There is, in my opinion, unnecessary wrangling among Christians about which particular parts of the Bible are literal and which are symbolic. Now, the dreams interpreted by Daniel and his own and the very elaborate dreams of Zechariah are considered symbolic. Some put Revelations as more literal, some as at least partially symbolic. I say the wrangling is unnecessary because it is all true, the symbols are prophetic, wise, and true.  Jesus often spoke in parables, but does that mean if not literal, if symbolic, He was not speaking the truth.

“You are the light of the world. A town built on a hill cannot be hidden. Neither do people light a lamp and put it under a bowl. Instead, they put it on its stand, and it gives light to everyone in the house. In the same way, let your light shine before others, that they may see your good deeds and glorify your Father in heaven” (Matthew 5:14-16)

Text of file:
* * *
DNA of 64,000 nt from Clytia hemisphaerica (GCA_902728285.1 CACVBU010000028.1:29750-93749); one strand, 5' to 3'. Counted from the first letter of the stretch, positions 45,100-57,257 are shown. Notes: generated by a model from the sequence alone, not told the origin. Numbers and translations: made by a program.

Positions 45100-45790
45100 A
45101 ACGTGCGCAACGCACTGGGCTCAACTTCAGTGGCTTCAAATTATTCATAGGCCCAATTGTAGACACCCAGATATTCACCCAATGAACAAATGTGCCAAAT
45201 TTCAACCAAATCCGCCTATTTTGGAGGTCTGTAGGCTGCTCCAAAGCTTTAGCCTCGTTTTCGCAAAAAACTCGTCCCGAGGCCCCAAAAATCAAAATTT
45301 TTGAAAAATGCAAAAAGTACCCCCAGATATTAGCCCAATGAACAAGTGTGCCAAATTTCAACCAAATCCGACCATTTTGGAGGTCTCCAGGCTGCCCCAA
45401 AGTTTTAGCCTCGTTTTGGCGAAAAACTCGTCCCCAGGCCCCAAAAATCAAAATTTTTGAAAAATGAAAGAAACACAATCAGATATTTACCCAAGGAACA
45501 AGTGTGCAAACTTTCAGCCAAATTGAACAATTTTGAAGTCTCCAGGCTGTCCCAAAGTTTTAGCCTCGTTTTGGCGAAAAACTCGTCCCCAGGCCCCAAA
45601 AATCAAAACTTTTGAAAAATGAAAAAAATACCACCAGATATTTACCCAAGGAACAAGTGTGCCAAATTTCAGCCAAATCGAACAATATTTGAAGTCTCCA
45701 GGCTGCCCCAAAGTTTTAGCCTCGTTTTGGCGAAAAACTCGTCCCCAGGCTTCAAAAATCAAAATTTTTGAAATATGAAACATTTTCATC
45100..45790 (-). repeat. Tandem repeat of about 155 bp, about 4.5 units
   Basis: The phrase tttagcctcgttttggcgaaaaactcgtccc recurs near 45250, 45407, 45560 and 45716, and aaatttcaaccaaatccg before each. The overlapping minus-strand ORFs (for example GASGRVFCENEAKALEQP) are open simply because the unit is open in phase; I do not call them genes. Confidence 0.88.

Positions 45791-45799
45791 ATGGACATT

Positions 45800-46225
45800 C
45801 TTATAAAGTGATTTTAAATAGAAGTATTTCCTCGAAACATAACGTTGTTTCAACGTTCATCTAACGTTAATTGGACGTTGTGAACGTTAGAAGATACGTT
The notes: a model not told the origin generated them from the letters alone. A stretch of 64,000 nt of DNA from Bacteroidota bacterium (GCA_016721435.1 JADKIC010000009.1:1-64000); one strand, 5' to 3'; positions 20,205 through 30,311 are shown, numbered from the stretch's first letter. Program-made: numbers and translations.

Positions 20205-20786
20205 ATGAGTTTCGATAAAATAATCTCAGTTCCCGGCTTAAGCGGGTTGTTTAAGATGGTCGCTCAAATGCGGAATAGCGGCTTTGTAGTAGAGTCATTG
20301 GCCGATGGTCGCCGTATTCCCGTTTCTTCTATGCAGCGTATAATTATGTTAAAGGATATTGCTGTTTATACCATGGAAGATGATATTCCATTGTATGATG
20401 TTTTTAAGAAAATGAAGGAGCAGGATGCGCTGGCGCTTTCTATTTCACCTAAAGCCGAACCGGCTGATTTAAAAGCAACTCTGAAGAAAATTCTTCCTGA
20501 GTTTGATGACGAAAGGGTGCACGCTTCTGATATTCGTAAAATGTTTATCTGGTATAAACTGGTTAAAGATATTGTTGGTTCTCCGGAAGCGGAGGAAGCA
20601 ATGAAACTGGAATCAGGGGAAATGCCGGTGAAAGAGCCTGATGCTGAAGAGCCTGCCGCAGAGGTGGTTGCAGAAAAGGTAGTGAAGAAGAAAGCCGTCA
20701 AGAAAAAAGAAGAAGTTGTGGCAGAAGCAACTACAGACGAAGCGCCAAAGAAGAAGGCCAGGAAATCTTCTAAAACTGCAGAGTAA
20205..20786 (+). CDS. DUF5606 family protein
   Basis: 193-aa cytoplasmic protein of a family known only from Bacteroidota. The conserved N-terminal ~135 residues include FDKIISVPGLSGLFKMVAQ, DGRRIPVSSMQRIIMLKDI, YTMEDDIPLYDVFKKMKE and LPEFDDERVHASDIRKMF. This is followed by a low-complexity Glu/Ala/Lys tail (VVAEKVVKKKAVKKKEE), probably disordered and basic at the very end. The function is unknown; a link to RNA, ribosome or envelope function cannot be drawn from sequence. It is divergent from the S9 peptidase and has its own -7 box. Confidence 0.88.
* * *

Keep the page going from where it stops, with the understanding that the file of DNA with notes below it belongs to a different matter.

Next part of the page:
“Do not judge, or you too will be judged. For in the same way you judge others, you will be judged, and with the measure you use, it will be measured to you. “Why do you look at the speak of sawdust in your brother’s eye and pay no attention to the plank in your own eye? How can you say to your brother, ‘Let me take the speak out of your eye,’ when all the time there is a plank in your own eye? You hypocrite, first take the plank out of your own eye, and then you will clearly remove the speak from your brother’s eye” Matthew 7:1-5.